Effects of irrigation with different solution on Incidence of Wound Infection
Iranian Journal of Emergency Medicine,
Vol. 2 No. 2 (2015),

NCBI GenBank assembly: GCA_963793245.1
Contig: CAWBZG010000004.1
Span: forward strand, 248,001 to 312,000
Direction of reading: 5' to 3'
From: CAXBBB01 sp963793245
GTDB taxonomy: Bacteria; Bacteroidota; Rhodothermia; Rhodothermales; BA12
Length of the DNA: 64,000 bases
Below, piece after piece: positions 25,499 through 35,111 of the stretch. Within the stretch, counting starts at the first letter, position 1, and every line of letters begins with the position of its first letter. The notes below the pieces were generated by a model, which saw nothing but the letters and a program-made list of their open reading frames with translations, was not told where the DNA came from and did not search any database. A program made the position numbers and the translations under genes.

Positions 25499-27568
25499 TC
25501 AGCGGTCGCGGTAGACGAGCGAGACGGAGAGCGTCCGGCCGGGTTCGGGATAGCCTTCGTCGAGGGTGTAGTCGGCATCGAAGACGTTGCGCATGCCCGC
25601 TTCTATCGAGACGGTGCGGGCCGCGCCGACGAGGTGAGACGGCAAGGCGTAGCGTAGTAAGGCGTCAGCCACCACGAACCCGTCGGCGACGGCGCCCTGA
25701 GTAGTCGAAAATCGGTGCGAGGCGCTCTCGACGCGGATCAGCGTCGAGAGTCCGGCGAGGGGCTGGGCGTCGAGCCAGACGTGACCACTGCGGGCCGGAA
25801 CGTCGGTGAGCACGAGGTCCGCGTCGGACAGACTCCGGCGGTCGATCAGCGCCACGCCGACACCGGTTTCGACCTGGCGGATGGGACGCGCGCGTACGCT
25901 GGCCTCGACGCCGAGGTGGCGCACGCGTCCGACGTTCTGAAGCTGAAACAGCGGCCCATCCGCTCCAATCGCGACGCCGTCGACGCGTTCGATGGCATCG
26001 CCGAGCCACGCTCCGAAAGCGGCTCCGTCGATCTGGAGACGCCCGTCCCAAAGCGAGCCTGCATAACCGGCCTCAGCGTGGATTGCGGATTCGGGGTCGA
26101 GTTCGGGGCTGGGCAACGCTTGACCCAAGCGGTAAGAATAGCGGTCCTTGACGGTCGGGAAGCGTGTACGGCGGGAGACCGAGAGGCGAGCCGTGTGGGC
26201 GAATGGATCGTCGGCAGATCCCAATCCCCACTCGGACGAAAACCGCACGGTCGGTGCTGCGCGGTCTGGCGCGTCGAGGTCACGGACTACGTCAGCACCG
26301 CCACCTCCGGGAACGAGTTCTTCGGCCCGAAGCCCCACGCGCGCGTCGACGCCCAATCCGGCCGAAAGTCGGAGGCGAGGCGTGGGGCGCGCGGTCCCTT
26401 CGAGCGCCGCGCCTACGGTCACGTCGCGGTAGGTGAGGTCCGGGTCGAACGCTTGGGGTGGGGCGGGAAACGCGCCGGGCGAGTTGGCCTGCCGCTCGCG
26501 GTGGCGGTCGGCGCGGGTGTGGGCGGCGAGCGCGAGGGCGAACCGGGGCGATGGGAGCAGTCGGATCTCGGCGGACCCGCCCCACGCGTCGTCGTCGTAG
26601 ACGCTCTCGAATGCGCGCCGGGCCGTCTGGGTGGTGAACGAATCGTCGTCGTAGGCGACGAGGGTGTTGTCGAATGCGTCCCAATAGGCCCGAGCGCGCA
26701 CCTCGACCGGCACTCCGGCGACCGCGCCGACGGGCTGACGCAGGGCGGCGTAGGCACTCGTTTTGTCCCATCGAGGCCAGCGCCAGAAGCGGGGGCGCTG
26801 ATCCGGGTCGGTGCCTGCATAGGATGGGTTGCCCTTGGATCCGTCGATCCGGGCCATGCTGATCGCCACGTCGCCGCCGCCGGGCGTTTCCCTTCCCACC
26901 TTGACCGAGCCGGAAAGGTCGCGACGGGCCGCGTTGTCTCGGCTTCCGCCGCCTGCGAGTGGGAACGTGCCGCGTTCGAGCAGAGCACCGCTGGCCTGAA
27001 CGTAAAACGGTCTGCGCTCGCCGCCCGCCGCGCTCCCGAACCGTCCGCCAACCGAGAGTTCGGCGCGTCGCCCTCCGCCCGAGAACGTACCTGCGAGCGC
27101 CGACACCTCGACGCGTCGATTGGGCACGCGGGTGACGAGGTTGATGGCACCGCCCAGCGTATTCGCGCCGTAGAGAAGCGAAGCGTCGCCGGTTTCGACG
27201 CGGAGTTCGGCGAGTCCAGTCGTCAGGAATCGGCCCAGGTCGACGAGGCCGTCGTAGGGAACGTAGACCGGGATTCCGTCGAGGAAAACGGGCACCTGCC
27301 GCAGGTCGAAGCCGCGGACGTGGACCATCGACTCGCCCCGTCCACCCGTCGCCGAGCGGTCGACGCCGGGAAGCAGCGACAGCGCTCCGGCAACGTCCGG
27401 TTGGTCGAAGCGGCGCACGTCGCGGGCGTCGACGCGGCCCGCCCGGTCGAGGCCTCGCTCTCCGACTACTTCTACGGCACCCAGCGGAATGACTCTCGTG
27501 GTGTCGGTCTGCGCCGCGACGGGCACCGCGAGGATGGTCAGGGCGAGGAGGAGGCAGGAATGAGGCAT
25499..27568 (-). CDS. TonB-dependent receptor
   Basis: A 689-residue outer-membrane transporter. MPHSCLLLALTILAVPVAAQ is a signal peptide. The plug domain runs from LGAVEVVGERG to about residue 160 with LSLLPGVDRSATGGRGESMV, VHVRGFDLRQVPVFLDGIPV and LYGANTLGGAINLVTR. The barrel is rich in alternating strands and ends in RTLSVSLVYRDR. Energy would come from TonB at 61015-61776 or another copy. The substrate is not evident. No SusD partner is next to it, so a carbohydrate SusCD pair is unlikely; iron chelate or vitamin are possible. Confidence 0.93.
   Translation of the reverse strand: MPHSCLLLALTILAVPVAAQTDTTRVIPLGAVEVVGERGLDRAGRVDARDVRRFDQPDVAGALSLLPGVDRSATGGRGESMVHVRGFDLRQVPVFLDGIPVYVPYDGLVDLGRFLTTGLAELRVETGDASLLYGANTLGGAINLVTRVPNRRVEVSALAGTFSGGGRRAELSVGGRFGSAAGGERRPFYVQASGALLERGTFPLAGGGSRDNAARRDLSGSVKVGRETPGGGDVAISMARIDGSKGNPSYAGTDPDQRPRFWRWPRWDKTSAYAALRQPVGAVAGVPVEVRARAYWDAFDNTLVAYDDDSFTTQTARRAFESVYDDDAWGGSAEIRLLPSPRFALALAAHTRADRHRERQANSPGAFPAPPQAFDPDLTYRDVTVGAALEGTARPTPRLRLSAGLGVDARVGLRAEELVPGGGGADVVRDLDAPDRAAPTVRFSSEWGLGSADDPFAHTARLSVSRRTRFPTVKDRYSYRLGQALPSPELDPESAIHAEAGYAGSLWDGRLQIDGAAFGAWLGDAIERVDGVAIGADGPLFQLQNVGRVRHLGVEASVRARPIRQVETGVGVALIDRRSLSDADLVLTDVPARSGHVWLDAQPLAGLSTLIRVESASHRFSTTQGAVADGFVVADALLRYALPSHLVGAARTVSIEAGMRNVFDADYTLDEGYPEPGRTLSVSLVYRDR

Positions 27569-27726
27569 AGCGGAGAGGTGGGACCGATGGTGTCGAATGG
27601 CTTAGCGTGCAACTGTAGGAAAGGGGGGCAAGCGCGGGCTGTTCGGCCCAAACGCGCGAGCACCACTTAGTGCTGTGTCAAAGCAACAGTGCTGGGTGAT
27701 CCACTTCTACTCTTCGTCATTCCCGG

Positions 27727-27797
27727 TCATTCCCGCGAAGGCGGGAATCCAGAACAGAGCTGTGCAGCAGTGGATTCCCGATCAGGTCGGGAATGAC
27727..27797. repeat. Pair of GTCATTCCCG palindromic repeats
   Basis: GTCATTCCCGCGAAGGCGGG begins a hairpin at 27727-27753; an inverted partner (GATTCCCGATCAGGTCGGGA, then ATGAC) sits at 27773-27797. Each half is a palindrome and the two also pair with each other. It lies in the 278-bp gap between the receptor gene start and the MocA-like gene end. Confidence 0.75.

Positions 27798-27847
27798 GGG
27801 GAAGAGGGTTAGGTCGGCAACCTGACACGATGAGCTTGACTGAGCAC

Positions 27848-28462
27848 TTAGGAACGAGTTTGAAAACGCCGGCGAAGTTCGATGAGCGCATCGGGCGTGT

AbstractIntroduction: Management of acute and chronic wounds has significantly altered in the last decade but little attention has been paid to the solution used for cleansing the wounds. Therefore, the present study aimed to compare the effects of tap water, distilled water, and normal saline for wound cleansing in emergency department. Methods: This is a double-blind randomized clinical trial with a 10-day follow up. Patients who had superficial wounds were randomly divided into 3 treatment groups: normal saline, distilled water, and tap water. The wounds were cleansed using a 20 - 60 milliliter syringe with an 18 gauge needle. All the patients were discharged with the same antibiotic and were followed 48 hours and 10-day to determine the presence or absence of infection symptoms. The evaluated outcomes were infection incidence in the first 48 hours and 10 days after being discharged. Results: 1200 patients were included in the present study (57% male, average age 25.5 ± 11.0 years). 43 (3.5%) patients showed infection symptoms in the first 48 hours. Ten (2.5%) patients were in normal saline treated group, 15 (3.7%) patients were in distilled water group, and 18 (4.4%) patients were in tap water treated group (p=0.32). 13 (3.2%) patients in normal saline group, 20 (4.9%) patients in distilled water group and 23 (5.6%) in the tap water group did not take their antibiotics. Prevalence of infection were higher in patients who did not take antibiotics (p < 0.001). The 10-day follow-up revealed that all the patients were recovered and showed no infection symptoms. Conclusion: The results of the present study showed that the prevalence of infection in using the 3 agents (normal saline, distilled water and tap water) for cleansing wounds was similar. Therefore, drinking water could be considered as an alternative for cleansing wounds.
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